Creating a Regulatory Report Card: Toward Maximum Disclosure in the Regulatory State

A Comment on Improving

The Office of Management and Budget’s

Draft Report to Congress on the Costs and Benefits of Federal Regulations


Recommendations to Improve Disclosure in the Regulatory State

  • Agencies Should Calculate Costs, But Not Benefits
  • OMB Should Compile a “Regulatory Report Card” of Available Regulatory Statistics for Publication in the Federal Budget or the Economic Report of the President
  • OMB Should Designate Multiple Classes of Major Rules in the Regulatory Report Card
  • OMB Should Separately Categorize “Economic,” “Social/Environmental” and “Administrative” Rules
  • OMB Should Include “Transfer” and “Process” Regulatory Costs in the Annual Statement for the Sake of Full Disclosure
  • OMB Should Acknowledge Indirect Impacts of Regulations Where Possible
  • OMB Should Be More Critical of Agency Benefit Claims
  • OMB Should Aggressively Recommend Rules for Revision

Beyond the Draft Report: Congress Can Make OMB’s Job Easier

  • Congress Should Affirm Final Agency Rules Before They Are Effective
  • Congress Should Establish a “Regulatory Reduction Commission” to Cope with Existing Rules





Ensuring rational regulatory decisionmaking by federal agencies requires creating and maintaining a direct linkage between agency choices and consequences for those choices. Yet agencies largely lack formal constraints when issuing regulations, and thus lack any forced recognition of opportunity costs. Unlike private entities, agencies' future regulatory actions are not limited upon making any given choice, thus agencies may regulate with little concern for the cost of regulations, and with no worry that regulating one aspect of the economy or public health will impact the ability to regulate another. Perhaps most important from the standpoint of the overall regulatory state, agencies also regulate heedless of what other agencies are doing, and thus can make no rational contribution to government-wide priority setting among competing regulatory goals.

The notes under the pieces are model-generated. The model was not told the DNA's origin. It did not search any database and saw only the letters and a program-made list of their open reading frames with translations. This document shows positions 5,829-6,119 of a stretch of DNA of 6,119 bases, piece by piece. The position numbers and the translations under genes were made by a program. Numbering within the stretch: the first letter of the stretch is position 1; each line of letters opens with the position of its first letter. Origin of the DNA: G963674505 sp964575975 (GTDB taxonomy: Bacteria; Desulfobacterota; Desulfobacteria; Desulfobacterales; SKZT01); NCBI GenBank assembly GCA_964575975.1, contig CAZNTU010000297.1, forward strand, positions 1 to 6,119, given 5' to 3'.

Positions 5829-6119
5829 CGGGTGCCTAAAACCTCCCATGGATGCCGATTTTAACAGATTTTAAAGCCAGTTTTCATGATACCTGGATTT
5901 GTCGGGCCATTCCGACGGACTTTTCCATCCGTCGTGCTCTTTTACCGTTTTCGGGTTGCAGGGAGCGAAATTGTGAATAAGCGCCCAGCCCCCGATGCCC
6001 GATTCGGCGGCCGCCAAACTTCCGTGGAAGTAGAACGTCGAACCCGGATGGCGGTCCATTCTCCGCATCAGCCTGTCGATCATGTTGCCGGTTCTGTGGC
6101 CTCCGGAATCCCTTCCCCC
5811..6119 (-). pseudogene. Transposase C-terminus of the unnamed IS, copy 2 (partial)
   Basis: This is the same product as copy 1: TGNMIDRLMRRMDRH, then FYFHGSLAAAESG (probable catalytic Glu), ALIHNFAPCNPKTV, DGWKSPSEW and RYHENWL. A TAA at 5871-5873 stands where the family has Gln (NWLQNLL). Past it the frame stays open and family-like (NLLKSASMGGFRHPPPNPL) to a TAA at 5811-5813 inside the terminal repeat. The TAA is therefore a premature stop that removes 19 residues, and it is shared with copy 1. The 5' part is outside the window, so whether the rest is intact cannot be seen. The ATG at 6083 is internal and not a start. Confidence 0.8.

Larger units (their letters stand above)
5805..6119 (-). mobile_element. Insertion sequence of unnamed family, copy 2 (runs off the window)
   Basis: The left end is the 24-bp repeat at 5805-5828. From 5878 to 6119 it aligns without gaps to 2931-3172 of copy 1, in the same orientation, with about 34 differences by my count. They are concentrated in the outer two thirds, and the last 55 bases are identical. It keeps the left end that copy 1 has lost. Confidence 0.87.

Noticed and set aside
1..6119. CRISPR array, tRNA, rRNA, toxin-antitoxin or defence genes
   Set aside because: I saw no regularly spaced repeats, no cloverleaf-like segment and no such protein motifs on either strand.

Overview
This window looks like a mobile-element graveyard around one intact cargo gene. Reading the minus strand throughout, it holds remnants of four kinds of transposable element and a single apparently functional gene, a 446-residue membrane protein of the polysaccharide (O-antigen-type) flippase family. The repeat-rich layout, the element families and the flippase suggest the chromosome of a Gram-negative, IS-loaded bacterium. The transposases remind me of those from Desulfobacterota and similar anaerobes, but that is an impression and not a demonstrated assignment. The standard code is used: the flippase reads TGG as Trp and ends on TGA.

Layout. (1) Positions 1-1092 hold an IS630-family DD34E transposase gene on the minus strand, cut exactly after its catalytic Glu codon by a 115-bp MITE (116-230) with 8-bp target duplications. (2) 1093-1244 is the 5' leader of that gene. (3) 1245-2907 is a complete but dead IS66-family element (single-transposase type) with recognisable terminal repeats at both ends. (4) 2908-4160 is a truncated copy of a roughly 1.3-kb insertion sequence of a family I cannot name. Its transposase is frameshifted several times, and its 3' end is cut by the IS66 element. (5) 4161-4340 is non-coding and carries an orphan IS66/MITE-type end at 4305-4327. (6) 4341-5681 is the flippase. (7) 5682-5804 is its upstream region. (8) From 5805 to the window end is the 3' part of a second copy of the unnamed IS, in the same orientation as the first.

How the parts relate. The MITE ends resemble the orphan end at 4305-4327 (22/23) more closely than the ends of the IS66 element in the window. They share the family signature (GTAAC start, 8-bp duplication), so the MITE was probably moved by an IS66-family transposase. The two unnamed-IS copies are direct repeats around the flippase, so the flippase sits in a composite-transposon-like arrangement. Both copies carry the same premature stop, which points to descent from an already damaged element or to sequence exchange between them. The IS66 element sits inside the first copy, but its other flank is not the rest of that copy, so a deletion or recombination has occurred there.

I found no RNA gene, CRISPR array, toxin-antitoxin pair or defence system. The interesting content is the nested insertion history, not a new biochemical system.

Thus, other than curtailing the delegation of excessive legislative power to unelected agencies — which is the fundamental source of regulatory excess — the only response to agency excess is to aggressively monitor and audit what agencies do. This is why a review function and an annual assessment of regulatory impacts by the Office of Management and Budget (OMB), such as that laid forth in the Draft Report to Congress on the Costs and Benefits of Federal Regulations, matters so much. Since regulation and taxes are both means of achieving governmental ends — and since both have impacts on aggregate output, prices and employment — policy should strive toward tolerating no “off-budget” or unacknowledged government-caused expenses, whether fiscal or regulatory.

OMB can do only so much on its own. Since Congress itself is the source of overregulation, it must become the target of regulatory reform — just as Congress is the target of popular proposals like term limits, committee reform, and other reforms aimed at reining in power. True regulatory reform must institute congressional accountability and end “regulation without representation” rather than denounce derivative agencies or scold OMB for failing to properly “audit” the regulatory state. The Congressional Review Act of 1996, which gave Congress an expedited procedure to enact disapprovals of inappropriate legislation, was an important concession to this principle.

In the meantime, OMB must do the best job of reviewing and documenting the regulatory state that it possibly can, and the Draft Report is a commendable start. Congressional accountability and disclosure should serve as the primary goals in regulatory reform; and within that framework, OMB has considerable control of disclosure and can thus advance “truth in regulation” considerably by improving its report. Certain principles, presented below, can help ensure that OMB’s reporting effort succeeds and that future editions of similar regulatory cost reports favorably evolve.